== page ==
Google's attempt to register 'glass' rejected by US trademark office

By Staff Writer 04/05/2014 10:14:00

Google's attempt to register 'glass' rejected by US trademark office

  • Claims the word glass is too generic to trademark
  • Firm wanted to trademark word and its futuristic font
  • Google has already registered the term 'Google Glass' as a trademark

By Mark Prigg

Published: 13:30 EST, 4 April 2014 | Updated: 08:14 EST, 5 April 2014

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Google's attempt to register the word 'Glass' as s a trademark for its electronic glasses has been stalled by the United States' Trademark Office.

The firm is involved in a long-running row over the word, with experts claiming it is too generic to be patented and the USTO rejecting Google's application.

Google, on the other hand, claims the word applies to its entire glass product, which includes frames, and not just the glass component.

A trademark examiner raised two objections, one of which was that the trademark was too similar to other trademarks containing the word 'glass', which could lead to confusion for consumers.

A trademark examiner raised two objections, one of which was that the trademark was too similar to other trademarks containing the word 'glass', which could lead to confusion for consumers.

While Google has already registered the term 'Google Glass' as a trademark, a report in the Wall Street Journal this week revealed that the U.S. Patent and Trademark Office has objected to the 'Glass' trademark application, submitted last year.

According to the report, a trademark examiner raised two objections, one of which was that the trademark was too similar to other trademarks containing the word 'glass', which could lead to confusion for consumers.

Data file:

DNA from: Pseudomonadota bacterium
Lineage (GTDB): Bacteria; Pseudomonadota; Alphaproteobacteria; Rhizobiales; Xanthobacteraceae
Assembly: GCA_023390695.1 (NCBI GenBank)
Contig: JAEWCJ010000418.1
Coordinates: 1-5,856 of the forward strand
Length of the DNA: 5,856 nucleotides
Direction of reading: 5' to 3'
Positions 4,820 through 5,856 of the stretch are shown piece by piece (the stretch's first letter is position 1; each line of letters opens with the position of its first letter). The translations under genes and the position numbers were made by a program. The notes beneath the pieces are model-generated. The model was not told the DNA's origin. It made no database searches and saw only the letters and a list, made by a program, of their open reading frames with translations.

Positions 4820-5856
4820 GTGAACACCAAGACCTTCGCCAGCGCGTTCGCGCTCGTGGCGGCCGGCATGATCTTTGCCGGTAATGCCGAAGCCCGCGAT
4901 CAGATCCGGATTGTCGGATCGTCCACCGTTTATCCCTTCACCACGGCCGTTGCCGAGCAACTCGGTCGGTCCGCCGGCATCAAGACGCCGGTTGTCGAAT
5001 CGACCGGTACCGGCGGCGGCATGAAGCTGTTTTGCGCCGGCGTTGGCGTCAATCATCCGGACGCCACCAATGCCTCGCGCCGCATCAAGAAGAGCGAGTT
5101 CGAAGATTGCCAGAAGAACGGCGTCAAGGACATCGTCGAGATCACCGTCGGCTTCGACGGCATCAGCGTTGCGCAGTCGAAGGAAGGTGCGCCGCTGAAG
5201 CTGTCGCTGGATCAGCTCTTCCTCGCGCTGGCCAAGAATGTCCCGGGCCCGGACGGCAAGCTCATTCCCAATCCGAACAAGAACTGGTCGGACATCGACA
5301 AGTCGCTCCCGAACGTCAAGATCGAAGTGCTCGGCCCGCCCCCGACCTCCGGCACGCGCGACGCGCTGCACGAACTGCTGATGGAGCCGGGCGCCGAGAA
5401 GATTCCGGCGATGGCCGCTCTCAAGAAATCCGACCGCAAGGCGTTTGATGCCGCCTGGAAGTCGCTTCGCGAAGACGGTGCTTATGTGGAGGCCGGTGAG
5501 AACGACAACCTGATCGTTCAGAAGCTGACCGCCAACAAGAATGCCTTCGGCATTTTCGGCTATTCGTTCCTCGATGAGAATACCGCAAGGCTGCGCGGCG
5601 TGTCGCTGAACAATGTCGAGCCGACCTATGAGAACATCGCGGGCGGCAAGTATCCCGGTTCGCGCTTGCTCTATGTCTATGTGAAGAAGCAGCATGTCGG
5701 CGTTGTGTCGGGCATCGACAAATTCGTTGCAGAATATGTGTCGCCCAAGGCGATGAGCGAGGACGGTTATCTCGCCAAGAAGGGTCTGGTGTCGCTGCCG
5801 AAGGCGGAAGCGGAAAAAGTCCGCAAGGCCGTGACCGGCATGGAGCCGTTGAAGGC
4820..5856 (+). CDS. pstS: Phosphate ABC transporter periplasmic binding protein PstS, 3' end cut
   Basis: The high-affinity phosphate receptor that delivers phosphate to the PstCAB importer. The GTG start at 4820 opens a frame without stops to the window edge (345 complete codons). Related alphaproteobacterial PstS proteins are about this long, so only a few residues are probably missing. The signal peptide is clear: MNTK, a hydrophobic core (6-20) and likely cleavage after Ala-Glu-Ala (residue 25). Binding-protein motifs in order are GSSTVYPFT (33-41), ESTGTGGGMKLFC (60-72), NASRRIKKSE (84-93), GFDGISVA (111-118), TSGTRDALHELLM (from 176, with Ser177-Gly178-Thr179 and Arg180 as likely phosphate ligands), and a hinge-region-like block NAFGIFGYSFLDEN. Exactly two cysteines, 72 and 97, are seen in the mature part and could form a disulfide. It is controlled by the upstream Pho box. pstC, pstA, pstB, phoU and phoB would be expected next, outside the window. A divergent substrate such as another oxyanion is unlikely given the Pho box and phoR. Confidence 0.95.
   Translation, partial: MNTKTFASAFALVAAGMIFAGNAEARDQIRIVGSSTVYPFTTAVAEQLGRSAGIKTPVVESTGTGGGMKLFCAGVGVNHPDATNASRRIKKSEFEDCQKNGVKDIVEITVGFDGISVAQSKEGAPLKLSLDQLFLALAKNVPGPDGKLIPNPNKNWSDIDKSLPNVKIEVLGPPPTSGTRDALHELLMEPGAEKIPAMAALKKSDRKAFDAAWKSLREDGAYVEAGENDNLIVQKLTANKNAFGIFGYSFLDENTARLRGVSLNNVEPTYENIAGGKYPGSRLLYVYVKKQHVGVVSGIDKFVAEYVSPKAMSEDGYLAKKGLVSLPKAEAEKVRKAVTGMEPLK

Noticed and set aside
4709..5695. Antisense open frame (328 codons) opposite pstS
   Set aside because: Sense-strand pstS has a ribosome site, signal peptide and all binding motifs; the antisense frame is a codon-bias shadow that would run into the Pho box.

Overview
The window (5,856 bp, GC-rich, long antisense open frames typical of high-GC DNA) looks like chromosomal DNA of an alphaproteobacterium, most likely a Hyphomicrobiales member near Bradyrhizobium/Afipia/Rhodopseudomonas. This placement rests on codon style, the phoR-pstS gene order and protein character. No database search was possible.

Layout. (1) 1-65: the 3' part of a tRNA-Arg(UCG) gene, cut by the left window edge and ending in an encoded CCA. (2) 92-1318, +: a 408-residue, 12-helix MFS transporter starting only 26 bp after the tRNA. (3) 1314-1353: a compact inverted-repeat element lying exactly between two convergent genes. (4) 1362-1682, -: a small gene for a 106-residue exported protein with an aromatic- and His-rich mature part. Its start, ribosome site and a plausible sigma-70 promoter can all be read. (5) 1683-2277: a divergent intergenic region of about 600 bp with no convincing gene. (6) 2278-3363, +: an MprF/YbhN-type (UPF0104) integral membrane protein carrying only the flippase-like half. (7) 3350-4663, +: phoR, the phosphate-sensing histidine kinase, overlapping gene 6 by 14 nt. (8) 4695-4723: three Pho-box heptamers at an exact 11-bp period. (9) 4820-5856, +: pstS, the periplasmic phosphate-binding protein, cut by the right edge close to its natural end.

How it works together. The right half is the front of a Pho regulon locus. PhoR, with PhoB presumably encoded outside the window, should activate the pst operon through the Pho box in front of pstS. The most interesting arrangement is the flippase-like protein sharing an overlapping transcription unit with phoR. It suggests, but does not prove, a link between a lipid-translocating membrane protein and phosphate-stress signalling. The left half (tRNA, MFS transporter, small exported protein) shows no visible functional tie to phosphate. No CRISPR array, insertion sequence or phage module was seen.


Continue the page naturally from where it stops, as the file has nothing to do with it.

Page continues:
The other objection was that the word 'glass' was merely descriptive, ans that such generic terms cannot be trademarked under US federal law.

Google's trademark attorneys wrote a 1,928-page letter to the government in response to the Trademark Office's decision to stall the trademark application.

However, the letter from Google's lawyers contained around 1,900 articles about Google Glass, with the remainder of the letter disputing the trademark examiner’s objection that using the word 'glass' as a trademark would confuse consumers and the assertion that it was merely a descriptive word.

It also singled out other firms that have the word glass in their logo.

The Trademark Office has yet to make a final ruling on the application.

The Trademark Office has yet to make a final ruling on the application.

The USTO document concluded that 'Glass' would be 'be understood as describing a feature of some the goods, namely, that some of the goods will incorporate display screens and/or lenses that are or will be made of, inter alia, glass.'

Although Google is not required to trademark the word in order to use it for its glasses device, if the company is not to able to register ‘Glass’ as a trademark, it will make it much harder to counter trademark infringements.

Similarities between Google Glass and other existing trademarks, including Write on Glass, Glass3D and Teleglass, are also likely to confuse consumers, it is believed.

The Trademark Office has yet to make a final ruling on the application.

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